Free speech, not just for academe 1

January 12, 2007

How many academics would award a PhD if it became evident during the viva, if not before, that the thesis presented represented the opinions of someone who had not studied the area, had not considered the relevant research or at any time subjected their findings to any form of peer review? One would hope not many.

For the same reason I would hope that most academics refused to sign the statement produced by Academics for Academic Freedom ("Scholars demand right to be offensive", December 22/29), not because they were "hirelings" but because they thought about it and found it embarrassingly silly and profoundly un-academic.

The guiding assumption of the statement is that a degree in one subject, together with a job teaching or conducting research in that subject, should confer a special licence to respect and protection in the espousal of views and opinions on anything whatsoever (implying alongside it that this right should apply only to those called "academics").J Dennis Hayes even has the temerity to call up the spirit of Socrates ("Verbal brawling is just what the academy needs", December 22/29) - usefully forgetting that Socrates' claim to be the true father of the academy lay in his determination to question and test received wisdom on the basis that he himself knew nothing. Were he alive today, the focus for the great man's searching questions would be the modern sophists, ably represented by the AFAF.J Academics, if they are sensible enough to ensure that the governance of their institution does not fall into the hands of those with other than academic interests, are able to question the governance and management of their institutions. Even those who are not so fortunate - and they are the majority - can generally comment and criticise managerial activity without fear for their jobs, and their colleagues should have the courage to rally around them if that is ever brought to the test.J The academy is founded on scholarship: it is the development of students'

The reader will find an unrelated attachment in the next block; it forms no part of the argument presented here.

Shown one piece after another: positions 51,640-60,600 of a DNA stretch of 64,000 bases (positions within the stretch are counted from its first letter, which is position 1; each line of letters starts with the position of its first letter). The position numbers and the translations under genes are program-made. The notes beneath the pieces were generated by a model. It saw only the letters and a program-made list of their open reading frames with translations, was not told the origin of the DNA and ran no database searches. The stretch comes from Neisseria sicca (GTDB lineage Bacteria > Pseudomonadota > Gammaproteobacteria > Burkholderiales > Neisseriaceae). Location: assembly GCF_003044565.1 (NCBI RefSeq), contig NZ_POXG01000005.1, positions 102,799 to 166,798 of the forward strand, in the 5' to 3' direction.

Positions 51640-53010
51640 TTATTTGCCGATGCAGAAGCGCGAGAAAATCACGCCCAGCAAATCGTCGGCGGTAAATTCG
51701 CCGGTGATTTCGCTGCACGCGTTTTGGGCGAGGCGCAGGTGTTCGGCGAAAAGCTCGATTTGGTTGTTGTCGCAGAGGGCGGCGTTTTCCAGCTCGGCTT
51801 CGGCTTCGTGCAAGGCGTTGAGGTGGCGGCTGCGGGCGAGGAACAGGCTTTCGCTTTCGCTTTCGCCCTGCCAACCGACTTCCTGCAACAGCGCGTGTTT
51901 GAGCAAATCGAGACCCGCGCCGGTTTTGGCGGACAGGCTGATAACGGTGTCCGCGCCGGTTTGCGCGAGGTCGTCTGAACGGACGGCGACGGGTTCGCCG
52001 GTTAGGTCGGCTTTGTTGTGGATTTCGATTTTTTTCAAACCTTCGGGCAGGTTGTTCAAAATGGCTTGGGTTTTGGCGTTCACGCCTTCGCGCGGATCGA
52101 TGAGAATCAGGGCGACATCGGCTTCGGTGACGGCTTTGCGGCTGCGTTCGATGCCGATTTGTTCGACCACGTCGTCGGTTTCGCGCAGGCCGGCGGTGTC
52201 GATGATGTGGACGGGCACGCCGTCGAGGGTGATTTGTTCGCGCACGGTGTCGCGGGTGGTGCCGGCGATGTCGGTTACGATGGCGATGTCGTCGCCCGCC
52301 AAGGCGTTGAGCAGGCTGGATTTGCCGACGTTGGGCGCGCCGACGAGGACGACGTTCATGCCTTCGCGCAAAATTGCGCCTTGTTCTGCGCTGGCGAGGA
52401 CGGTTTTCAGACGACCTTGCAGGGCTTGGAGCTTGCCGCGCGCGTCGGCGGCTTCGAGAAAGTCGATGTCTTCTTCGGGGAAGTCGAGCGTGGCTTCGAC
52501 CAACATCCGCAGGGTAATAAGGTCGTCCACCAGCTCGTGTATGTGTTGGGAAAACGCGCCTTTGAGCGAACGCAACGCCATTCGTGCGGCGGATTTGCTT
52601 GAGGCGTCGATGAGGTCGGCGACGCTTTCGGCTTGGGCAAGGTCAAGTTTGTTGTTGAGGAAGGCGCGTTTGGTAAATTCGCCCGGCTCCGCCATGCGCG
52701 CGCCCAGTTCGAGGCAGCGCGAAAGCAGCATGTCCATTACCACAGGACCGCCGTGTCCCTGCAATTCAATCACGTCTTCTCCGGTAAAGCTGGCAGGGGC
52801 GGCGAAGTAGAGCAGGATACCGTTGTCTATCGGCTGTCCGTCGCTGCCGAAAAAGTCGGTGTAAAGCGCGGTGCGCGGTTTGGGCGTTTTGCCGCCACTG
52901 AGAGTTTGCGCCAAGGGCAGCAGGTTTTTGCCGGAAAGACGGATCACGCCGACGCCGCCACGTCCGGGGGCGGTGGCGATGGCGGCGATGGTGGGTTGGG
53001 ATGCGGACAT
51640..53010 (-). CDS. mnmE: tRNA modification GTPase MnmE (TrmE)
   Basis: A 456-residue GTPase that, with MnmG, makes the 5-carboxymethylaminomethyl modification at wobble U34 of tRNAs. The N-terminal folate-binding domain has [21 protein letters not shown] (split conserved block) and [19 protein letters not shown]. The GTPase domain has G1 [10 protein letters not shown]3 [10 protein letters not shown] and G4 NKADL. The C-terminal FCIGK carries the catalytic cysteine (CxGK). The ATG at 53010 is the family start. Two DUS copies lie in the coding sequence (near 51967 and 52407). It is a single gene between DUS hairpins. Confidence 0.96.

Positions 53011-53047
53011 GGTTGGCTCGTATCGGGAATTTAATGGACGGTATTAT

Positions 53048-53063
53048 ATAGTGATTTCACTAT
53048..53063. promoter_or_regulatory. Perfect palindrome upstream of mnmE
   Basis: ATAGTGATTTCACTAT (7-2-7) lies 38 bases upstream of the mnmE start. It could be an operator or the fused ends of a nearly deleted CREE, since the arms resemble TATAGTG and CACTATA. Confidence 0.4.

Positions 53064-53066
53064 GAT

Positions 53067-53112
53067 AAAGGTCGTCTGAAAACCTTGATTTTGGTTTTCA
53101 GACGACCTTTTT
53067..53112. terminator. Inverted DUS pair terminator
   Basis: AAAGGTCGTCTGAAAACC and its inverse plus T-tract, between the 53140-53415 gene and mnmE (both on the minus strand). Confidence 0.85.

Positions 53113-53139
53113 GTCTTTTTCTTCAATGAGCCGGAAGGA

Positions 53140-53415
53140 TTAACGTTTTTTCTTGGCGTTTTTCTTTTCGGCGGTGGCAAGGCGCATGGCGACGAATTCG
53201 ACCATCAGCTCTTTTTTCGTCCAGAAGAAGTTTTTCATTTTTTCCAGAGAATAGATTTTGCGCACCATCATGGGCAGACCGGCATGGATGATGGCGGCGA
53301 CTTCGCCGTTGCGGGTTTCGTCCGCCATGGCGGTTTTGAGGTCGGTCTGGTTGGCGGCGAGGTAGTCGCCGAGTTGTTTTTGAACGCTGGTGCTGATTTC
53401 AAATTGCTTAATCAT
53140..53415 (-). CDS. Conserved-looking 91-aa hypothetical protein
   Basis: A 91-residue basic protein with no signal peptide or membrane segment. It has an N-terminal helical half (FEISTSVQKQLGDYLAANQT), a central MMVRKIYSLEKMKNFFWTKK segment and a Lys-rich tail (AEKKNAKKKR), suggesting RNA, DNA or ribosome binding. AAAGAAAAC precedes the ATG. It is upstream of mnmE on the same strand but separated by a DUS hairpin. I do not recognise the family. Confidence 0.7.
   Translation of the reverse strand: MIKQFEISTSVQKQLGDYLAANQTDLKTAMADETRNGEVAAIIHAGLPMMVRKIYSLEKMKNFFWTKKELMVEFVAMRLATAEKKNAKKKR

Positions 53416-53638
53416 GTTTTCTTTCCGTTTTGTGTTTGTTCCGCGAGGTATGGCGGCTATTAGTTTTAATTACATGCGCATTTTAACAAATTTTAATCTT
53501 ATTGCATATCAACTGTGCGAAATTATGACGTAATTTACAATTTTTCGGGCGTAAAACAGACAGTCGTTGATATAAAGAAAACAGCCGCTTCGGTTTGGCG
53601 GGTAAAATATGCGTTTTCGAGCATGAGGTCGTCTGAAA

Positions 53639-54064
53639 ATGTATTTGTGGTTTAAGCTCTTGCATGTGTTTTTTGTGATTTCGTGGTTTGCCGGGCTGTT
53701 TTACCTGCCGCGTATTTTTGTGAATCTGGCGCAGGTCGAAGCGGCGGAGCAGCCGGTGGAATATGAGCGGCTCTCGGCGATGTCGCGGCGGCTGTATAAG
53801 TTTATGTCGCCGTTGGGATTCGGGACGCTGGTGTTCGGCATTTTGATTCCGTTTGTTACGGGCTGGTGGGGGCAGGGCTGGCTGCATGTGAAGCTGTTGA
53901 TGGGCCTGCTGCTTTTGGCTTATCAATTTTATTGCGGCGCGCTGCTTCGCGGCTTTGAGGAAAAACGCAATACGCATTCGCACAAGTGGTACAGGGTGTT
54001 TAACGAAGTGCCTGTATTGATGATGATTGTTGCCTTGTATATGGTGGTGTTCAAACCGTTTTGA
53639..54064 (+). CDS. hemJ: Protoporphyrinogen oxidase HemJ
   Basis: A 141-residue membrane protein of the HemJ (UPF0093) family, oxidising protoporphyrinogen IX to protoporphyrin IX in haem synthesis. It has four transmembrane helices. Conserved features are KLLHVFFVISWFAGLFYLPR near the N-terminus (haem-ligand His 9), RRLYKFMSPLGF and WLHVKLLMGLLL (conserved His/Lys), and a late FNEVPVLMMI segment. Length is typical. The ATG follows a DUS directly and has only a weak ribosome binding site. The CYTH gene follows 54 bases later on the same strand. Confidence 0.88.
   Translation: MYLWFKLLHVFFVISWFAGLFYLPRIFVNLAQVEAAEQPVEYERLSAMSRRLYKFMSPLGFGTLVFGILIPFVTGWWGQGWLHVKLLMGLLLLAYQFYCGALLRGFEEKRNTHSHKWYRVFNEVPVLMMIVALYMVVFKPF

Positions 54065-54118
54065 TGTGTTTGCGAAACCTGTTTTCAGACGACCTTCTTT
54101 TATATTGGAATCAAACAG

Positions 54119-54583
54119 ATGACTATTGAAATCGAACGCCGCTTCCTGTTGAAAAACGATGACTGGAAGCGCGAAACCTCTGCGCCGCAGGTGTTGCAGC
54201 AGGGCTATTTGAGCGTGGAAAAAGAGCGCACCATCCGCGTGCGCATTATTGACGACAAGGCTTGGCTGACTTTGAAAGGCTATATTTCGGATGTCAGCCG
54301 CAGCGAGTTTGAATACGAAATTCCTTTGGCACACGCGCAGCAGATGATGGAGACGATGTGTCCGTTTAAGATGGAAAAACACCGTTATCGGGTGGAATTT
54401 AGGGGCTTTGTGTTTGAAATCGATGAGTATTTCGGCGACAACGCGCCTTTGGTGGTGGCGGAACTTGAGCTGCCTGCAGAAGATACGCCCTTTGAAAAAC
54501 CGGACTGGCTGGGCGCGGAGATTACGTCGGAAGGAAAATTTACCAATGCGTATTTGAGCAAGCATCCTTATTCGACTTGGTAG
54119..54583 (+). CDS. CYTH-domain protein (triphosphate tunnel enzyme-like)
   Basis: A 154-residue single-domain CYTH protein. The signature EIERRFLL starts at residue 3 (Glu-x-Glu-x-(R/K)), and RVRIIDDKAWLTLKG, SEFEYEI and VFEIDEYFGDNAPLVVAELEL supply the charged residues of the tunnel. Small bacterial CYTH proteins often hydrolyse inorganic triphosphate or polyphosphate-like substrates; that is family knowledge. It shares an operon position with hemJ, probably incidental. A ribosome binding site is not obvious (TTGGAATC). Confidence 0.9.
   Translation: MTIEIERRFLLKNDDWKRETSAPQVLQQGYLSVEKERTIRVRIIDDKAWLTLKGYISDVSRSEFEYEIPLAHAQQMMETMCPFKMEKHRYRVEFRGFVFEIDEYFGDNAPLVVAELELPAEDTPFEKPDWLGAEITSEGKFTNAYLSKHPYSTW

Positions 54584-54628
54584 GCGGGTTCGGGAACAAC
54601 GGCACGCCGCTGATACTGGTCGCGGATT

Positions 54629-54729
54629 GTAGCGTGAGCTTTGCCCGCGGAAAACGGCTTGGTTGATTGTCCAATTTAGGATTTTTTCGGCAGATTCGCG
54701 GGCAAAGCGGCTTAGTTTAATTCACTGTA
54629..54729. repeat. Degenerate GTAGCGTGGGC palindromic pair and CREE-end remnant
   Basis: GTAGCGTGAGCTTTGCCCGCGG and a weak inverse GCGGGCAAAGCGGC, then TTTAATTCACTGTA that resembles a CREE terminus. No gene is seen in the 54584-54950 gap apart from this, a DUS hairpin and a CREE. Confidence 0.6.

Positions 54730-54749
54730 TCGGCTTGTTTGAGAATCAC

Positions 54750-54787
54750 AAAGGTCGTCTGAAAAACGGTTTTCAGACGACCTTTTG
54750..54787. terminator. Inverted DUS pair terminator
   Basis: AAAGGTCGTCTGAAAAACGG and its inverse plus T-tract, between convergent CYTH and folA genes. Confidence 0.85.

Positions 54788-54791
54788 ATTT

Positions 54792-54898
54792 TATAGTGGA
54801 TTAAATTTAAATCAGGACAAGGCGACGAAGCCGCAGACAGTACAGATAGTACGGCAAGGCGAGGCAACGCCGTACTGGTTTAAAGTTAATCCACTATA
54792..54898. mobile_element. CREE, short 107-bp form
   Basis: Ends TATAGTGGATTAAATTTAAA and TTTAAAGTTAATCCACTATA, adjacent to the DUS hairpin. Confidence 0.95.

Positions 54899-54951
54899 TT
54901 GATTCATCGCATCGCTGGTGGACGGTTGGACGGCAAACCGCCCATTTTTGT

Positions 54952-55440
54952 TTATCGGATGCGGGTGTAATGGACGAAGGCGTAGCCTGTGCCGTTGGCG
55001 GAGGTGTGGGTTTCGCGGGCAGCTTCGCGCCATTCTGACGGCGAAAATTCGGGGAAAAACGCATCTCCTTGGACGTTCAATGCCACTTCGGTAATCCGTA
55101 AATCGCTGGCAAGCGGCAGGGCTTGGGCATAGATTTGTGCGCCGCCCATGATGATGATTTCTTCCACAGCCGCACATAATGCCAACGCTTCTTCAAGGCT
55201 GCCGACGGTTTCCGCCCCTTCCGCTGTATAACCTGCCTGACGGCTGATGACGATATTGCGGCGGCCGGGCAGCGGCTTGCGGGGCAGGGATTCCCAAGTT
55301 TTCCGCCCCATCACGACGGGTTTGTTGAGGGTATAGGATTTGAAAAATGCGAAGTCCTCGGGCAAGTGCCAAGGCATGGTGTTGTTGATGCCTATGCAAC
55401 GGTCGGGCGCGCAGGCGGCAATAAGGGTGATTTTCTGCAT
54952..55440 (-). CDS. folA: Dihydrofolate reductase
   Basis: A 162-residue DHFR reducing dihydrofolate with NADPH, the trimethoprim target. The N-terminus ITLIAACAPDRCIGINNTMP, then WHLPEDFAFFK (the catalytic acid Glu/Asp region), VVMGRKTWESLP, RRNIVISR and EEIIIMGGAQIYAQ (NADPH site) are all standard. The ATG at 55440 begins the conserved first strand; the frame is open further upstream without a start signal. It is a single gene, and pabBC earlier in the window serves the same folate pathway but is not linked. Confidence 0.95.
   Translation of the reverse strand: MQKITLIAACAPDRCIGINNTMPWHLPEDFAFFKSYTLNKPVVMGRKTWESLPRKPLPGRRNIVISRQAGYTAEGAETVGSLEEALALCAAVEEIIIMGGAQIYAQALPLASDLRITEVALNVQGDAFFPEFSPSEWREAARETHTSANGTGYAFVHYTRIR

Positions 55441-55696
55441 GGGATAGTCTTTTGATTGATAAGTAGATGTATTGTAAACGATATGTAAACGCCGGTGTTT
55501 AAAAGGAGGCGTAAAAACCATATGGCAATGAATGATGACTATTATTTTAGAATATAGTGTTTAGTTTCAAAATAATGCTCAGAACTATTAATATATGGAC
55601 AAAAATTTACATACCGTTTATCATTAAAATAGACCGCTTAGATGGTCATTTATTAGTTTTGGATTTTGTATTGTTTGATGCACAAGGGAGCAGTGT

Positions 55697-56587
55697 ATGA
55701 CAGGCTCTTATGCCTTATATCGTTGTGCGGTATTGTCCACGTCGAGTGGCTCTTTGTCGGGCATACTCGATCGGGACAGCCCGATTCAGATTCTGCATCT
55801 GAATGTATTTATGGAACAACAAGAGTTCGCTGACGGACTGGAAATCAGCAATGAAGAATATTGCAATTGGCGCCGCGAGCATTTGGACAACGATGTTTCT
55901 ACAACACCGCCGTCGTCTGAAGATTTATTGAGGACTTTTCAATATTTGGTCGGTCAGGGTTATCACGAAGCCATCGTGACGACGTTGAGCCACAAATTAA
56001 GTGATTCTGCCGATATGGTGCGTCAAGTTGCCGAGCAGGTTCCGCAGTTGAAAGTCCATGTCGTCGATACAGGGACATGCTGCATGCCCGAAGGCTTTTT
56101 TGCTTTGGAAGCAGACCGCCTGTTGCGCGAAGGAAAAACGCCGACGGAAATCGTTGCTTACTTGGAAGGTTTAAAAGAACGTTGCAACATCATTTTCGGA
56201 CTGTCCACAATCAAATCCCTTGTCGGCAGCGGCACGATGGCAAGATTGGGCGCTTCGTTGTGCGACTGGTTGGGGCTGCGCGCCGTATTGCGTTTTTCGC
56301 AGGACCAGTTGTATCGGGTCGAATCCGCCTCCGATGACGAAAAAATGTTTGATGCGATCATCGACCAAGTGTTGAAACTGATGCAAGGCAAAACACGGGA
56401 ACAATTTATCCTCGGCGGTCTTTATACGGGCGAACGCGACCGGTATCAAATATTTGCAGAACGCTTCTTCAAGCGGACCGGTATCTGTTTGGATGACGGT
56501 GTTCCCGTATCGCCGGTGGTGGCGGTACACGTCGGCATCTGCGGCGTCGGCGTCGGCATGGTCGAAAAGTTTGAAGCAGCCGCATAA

critical faculties and it is what entitles an academic to question the received wisdom of their discipline. The inculcation of the spirit - and the discipline - of free, searching and rigorous inquiry in our students is not because they are future academics but because they are members of what we hope will remain an open society. To add a test of academic employment as the basis for free speech is to threaten open society and offers only the opportunity to march back boldly to a pre-renaissance age.

Andrew Morgan

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